Let me begin at the beginning.
I work at an awesome organization dedicated to helping Ontario startups grow. My main job is to provide secondary market research to ICT startups. As a side project, a colleague and I were working with this cool group to bring Hacking Health to Toronto so I thought I would attend the June AT&T Mobile App Hackathon (that happened to be held in my building) to experience a hackathon for myself.
I am competitive by nature and noted there was a special prize for using mHealth APIs. Since I am passionate about health startups I thought I would pitch a health idea. I also happened to be taking a voice class at the time and figured pitching in front of a large crowd would be good practice.
A few months ago my co-workers and I started doing a fitness challenge to counteract the 3pm afternoon blahs. We would pick a random exercise (pushups, planks, etc.) and see who could do the most in a given time frame. After our mini-workout we would get back to work, often with increased focus. We lasted about a week before trailing off, but we all agreed that it was fun and helped us stay productive through the afternoon.
So on the Friday night of the hackathon, as I was sitting in my cube brainstorming ideas to pitch, I happened to look left and see the piece of paper that we used to track how were doing.
15 minutes later I had sketched out the beginnings of an app to track fitness for a group of friends, tentatively named 'Fit with Friends'.
At the hackathon I did my 1-minute pitch along with about 30 other people. During the networking after, a team began to form around me very quickly. Michael Anderson was excited by my idea and was the first to join. Then we needed developers.
Peter Newhook, who was my awesome mentor at a Ladies Learning Code workshop a few months before also joined the team. His friend Kevin Kelly arrived a few hours later to become our 3rd developer. In the meantime, Michael got Nick Manolakos interested as well. Our team was fully formed: 2 business-types + 3 technical-types.
We got to work right away, with Michael and I brainstorming the business side while the developers talked to the senseis to better understand the development platform, Tiggzi and the mHealth plugin.
I left that night at 11:30, tired but super excited and surprised that I actually had a team.
On Saturday the guys coded while Michael and I worked on the presentation. I was planning to head to the Radiohead concert so I left around 4 pm, knowing I would not be there for the final presentation. Of course, the concert got canceled (sad story) so I went back to the hackathon.
Having worked with startups for the past few years I've seen well over a hundred pitches by now. But wow, nothing prepares you when you actually have to do it yourself! It was super fun and based on the dozen other presentations I felt like we had a good shot at the mHealth prize.
When they announced the winners I was stunned.
Best use of the Tiggzi platform: Fit with Friends
Best app using mHealth APIs: Fit with Friends
Best hackathon overall app: Fit with Friends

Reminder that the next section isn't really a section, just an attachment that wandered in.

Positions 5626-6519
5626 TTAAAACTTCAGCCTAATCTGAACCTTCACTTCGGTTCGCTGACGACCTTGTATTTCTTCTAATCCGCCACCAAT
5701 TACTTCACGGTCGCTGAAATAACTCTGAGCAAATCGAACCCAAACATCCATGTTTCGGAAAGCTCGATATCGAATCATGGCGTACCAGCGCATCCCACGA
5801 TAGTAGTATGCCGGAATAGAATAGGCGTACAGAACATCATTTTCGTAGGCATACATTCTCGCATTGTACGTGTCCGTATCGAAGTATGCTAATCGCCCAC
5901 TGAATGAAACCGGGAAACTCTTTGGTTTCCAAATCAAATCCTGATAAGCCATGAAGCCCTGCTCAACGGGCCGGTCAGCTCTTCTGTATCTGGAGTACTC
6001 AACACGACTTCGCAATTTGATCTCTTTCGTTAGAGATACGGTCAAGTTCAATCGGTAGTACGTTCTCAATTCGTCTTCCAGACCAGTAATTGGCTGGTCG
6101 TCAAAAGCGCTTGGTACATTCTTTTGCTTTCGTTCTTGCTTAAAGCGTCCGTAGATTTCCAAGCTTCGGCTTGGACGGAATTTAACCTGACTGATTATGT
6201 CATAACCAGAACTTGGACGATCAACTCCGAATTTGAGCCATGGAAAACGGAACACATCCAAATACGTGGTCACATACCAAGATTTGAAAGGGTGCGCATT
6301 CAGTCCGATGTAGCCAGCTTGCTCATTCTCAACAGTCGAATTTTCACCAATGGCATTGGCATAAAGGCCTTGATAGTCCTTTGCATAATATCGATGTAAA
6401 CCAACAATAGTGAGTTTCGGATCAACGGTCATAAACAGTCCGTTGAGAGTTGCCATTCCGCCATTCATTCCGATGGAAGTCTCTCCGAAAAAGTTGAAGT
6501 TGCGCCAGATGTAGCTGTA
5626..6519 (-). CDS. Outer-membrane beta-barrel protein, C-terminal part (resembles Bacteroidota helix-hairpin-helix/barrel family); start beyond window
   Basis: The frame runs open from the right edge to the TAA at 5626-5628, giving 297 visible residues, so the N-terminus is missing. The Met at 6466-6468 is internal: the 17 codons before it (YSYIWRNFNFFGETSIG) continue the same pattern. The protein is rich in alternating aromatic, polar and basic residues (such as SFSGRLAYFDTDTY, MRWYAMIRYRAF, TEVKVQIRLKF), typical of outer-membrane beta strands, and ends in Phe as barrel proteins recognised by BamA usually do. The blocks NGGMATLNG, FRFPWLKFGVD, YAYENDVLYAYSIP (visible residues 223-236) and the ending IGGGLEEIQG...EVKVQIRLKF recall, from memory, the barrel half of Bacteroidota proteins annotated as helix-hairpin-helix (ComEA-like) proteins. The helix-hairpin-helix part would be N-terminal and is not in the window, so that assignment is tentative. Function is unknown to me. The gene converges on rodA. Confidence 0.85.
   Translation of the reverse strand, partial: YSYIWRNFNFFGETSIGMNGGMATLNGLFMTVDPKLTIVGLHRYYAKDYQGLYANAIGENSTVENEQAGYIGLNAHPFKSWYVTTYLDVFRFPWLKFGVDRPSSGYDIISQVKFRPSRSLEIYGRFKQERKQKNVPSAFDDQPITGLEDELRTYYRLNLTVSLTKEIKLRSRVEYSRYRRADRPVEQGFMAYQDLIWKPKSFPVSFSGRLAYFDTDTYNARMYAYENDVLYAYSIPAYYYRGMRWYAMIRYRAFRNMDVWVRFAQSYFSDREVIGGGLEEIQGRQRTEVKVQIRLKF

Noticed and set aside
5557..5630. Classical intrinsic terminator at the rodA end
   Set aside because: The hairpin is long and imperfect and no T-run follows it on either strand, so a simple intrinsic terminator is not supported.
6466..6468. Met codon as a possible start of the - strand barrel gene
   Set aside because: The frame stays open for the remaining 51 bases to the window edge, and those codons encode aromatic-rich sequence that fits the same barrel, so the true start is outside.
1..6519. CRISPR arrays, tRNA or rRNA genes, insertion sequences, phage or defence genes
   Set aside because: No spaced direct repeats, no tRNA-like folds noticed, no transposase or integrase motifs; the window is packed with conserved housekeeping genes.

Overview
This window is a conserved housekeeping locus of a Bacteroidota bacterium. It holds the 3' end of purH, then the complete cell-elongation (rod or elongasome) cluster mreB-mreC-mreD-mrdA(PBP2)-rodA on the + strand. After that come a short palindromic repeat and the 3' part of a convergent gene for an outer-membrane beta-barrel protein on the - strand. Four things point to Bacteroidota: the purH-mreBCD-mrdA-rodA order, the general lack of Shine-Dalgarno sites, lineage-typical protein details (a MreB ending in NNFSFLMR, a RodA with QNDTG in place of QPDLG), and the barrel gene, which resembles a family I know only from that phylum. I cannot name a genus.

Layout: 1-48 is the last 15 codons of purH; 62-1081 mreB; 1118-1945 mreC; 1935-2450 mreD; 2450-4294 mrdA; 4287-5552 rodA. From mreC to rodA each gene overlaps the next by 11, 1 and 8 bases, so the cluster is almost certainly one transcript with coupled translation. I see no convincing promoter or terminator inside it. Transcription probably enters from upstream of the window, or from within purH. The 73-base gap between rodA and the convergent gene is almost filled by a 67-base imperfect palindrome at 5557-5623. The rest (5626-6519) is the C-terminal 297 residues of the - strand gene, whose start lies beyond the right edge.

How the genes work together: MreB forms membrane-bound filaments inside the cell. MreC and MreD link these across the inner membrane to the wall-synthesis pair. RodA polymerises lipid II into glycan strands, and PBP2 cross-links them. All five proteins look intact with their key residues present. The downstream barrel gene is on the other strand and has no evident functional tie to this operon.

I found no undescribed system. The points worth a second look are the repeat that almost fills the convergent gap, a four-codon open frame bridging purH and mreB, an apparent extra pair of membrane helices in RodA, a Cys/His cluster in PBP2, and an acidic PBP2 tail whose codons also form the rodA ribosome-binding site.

We swept the hackathon winning 3 prizes for what was initially a pretty random idea.
After I had a few weeks to reflect I decided to push this accident a little further.
Startup Chile is a program I've been following since its inception. Part of my work at MaRS is to understand what other jurisdictions are doing to stimulate hubs of innovation and entrepreneurship. Startup Chile is a bold policy experiment and from the moment I heard of it I wanted to be a part of it. The opportunity to build a startup while contributing to a build startup ecosystem was the perfect fit for me but I didn't really know how I would participate. Until now.
As I was thinking about applying for the program I happened to meet Alison Gibbons from SIMPLIFY Analytics. If you are expecting, check out their first product, babySIMPLIFY. During our conversation the fact that I had recently won a hackathon came up and she blurted out, "you know you have to quit your job now!"
Turns out that's exactly what Alison did after coming in 2nd place with SIMPLIFY Analytics during last year's Toronto Startup Weekend. She also shared one interesting piece of information around starting a company if the idea begins from a bunch of people working on something together. What Alison did was start the business with everyone on her orignal Startup Weekend team and then as individual interest waned over the course of the year, she was left with one person who became her technical co-founder.
Perfect. Armed with this knowledge I knew what to do next.
It was important to me to recognize each individual's contribution to Fit with Friends so I wrote to each of my team members explaining that I was planning to apply to Startup Chile and asked if they were interested in being involved. I offered the full range of engagement from just staying in the loop to joining the team.
I heard back from one person, Peter Newhook, who had pretty much led the development and killed the technical demo during our pitch. Needless to say I was super excited when he agreed to be part of my Startup Chile application. I know that having a team (rather than being a single founder) would make our application stronger, especially with our complimentary business and technical skills.
So I applied, scrambling to record a pitch video in the final hours before the submission deadline. When I saw that 1509 applications had been submitted I thought, oh well, the application itself was a good exercise in thinking through the product, a possible business model, etc.
But of course I got in.
And so my journey from startup enabler to startup founder begins October 24th.
Most babies were born into this world as accidents. Mine is no different. I will chronicle the highs and lows here.